Homosexual rights leaders and their allies insist that the "slippery slope" argument is a rhetorical dodge. It's a "scare tactic," says Freedom to Marry founder Evan Wolfson.

"What homosexuals are asking for is the right to marry, not anybody they love, but somebody they love, which is not at all the same thing," Brookings Institution scholar Jonathan Rauch has written.

South Dakota lawmakers this year proposed the first constitutional marriage amendment that specifically outlaws unions of "two or more" persons.

The measure's author, South Dakota state Rep. Elizabeth Kraus, said the ban on polygamy is intentional.

After Canada legalized same-sex "marriage," its government "launched a study to look at the ramifications of polygamy," Mrs. Kraus said. "Once you open the marriage door to anyone other than one man or one woman, you haven't begun to slide down the slippery slope. You've already hit rock bottom."

Voters will decide on the measure next November.

Also this year, a New Jersey appellate court expressed concerns about a right to polygamy in its 2-1 rejection of same-sex "marriage."

"The same form of constitutional attack that plaintiffs mount against statutes limiting the institution of marriage to members of the opposite sex also could be made against statutes prohibiting polygamy," New Jersey Appellate Judges Stephen Skillman and Anthony J. Parrillo said in their ruling in Lewis v. Harris.

"Indeed, there is arguably a stronger foundation for challenging statutes prohibiting polygamy than statutes limiting marriage to members of the opposite sex" because unlike homosexual "marriage," polygamy has been and still is condoned by many religions and societies, they wrote.

Judge Donald G. Collester Jr., who dissented in the case, said his colleagues exaggerated the "specter of polygamy."

The homosexual plaintiffs "do not question the binary aspect of marriage; they embrace it," Judge Collester said. Moreover, he said, despite myriad briefs filed in the case, "no polygamists have applied" for marriage rights.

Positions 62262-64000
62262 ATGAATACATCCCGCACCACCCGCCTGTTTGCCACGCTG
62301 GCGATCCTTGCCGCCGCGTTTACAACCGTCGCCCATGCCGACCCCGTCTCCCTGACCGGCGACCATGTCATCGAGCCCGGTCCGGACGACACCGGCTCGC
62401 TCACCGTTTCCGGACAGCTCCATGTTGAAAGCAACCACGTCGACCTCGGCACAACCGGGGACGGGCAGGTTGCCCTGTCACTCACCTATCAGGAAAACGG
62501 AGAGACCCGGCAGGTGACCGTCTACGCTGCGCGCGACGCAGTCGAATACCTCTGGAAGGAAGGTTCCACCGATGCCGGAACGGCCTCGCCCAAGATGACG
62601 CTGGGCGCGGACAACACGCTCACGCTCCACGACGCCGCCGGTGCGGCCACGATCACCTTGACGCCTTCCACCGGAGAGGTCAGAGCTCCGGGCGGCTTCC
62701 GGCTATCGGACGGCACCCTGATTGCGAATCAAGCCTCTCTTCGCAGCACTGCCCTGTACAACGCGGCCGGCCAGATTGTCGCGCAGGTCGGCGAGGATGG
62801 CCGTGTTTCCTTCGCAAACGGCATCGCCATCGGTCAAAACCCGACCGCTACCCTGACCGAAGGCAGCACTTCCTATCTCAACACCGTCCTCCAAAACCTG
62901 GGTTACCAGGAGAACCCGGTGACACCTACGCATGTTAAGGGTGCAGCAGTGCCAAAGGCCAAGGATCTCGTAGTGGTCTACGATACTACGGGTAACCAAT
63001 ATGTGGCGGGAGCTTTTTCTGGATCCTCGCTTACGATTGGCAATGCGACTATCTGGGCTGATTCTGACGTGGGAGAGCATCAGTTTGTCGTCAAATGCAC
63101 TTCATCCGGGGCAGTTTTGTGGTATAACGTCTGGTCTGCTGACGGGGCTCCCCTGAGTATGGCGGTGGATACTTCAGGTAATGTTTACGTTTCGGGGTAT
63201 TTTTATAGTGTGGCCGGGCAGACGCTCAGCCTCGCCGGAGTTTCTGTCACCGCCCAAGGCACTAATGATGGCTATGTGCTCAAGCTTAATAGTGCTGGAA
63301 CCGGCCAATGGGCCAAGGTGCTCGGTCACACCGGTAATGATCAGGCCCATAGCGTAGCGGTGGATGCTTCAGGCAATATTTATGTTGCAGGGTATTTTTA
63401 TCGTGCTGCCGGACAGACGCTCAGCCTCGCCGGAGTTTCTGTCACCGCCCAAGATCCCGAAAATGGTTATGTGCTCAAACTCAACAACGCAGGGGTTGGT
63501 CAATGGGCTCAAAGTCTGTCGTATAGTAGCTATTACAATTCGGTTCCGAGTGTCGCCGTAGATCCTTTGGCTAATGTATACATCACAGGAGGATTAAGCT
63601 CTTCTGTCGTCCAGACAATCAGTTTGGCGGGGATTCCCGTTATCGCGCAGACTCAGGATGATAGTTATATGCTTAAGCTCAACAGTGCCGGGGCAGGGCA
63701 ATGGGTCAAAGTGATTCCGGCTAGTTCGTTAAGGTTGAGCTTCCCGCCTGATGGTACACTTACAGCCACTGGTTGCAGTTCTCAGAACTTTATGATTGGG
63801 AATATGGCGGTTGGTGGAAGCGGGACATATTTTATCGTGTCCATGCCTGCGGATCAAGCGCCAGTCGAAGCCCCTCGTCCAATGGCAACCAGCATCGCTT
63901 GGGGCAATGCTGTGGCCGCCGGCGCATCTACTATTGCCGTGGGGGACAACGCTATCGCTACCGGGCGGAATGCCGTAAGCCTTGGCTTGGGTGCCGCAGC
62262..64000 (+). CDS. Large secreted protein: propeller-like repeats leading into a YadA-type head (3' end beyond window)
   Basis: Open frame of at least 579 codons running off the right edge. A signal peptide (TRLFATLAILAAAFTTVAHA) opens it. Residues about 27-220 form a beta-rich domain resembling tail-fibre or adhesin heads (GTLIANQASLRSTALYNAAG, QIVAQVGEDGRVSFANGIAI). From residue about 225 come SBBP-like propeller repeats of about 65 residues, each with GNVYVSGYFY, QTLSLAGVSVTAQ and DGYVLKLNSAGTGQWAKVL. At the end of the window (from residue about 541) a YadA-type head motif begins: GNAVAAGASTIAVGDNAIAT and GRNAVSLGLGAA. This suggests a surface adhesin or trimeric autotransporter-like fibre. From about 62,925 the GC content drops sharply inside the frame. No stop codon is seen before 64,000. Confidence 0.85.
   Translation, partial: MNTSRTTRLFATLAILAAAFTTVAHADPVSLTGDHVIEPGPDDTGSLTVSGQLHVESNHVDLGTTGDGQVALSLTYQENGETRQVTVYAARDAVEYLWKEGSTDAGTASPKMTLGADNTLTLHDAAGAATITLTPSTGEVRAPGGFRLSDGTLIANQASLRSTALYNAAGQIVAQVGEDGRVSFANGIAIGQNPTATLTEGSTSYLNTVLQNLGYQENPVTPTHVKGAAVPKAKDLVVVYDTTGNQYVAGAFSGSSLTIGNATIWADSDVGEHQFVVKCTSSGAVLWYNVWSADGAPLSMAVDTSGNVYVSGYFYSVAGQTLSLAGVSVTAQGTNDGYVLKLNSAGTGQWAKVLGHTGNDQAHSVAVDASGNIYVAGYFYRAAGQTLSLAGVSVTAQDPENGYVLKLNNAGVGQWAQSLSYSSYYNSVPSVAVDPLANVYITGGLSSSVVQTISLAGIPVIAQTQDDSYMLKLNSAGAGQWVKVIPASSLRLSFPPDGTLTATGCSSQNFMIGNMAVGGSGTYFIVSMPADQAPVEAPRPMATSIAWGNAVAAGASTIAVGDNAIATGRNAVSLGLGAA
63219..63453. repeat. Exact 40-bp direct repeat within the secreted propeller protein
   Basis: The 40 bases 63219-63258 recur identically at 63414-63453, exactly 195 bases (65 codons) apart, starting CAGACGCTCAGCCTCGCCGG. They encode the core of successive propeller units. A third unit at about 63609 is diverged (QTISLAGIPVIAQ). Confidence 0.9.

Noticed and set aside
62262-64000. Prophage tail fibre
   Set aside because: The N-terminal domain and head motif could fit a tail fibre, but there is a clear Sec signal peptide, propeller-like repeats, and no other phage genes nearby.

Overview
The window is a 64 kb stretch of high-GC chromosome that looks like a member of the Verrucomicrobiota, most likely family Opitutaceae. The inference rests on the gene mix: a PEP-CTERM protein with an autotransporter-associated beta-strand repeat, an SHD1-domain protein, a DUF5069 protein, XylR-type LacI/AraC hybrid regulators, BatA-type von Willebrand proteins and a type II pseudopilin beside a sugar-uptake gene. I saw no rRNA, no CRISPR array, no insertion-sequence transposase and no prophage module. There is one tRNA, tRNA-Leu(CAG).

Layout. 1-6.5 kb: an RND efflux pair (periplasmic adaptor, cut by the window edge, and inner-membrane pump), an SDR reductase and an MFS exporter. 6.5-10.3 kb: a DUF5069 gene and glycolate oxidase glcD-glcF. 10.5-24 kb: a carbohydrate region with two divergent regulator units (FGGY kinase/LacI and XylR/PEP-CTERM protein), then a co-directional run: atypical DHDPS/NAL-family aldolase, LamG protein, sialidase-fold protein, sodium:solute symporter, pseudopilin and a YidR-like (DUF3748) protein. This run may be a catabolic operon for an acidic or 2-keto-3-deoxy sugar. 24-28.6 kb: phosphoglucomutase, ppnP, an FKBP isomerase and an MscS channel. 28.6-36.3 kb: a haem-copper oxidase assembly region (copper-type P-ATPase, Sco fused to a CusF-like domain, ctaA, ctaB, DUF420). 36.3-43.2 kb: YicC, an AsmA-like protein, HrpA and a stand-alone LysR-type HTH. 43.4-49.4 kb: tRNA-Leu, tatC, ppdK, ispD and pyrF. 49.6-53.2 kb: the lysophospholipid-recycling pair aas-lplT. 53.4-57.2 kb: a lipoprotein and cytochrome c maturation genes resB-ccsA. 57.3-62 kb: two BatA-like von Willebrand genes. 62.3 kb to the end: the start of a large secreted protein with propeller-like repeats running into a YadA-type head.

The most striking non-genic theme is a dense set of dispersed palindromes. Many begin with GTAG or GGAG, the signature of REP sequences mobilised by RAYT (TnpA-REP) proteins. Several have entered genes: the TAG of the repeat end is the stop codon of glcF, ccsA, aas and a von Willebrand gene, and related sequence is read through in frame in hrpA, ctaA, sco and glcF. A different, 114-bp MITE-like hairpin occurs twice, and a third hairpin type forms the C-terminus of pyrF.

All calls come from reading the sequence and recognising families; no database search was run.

But can the polygamy issue be so easily dismissed?

Polygamous families, polygamy rights activists, civil liberties lawyers, libertarians and family scholars say no. They agree that polygamy is a legitimate family form that should not be interfered with by the government.

"Indeed, why not polygamy?" asks Colby College professor Cheshire C. Calhoun, who has written about the merits of allowing both same-sex "marriage" and "gender-neutral" polygamy.

Polygamy resistance

Polygamy has been outlawed in the United States since Colonial days, and despite the notable detour of America's home-grown Church of Jesus Christ of Latter-day Saints, it seems likely to remain so.

The U.S. Supreme Court rejected polygamy in its 1878 decision in Reynolds v. United States, which said government can enforce anti-polygamy laws even if they run counter to people's religious beliefs.

Utah's Constitution outlaws polygamy "forever" and, in 2001, the state's anti-polygamy laws were upheld when Thomas Green, a fundamentalist Mormon man with five wives, was sent to prison for bigamy and related crimes.

In recent years, the federal government and 40 states have passed Defense of Marriage Acts and/or constitutional amendments that define marriage as the union of one man and one woman.

But two 2003 court rulings changed the legal landscape on sex and marriage: The Lawrence v. Texas decision by the U.S. Supreme Court disallows states to criminalize private sexual behavior among consenting adults, such as sodomy between homosexual men. The Goodridge decision by the Massachusetts Supreme Judicial Court, which legalized same-sex "marriage" in that state, says "the right to marry means little if it does not include the right to marry the person of one's choice."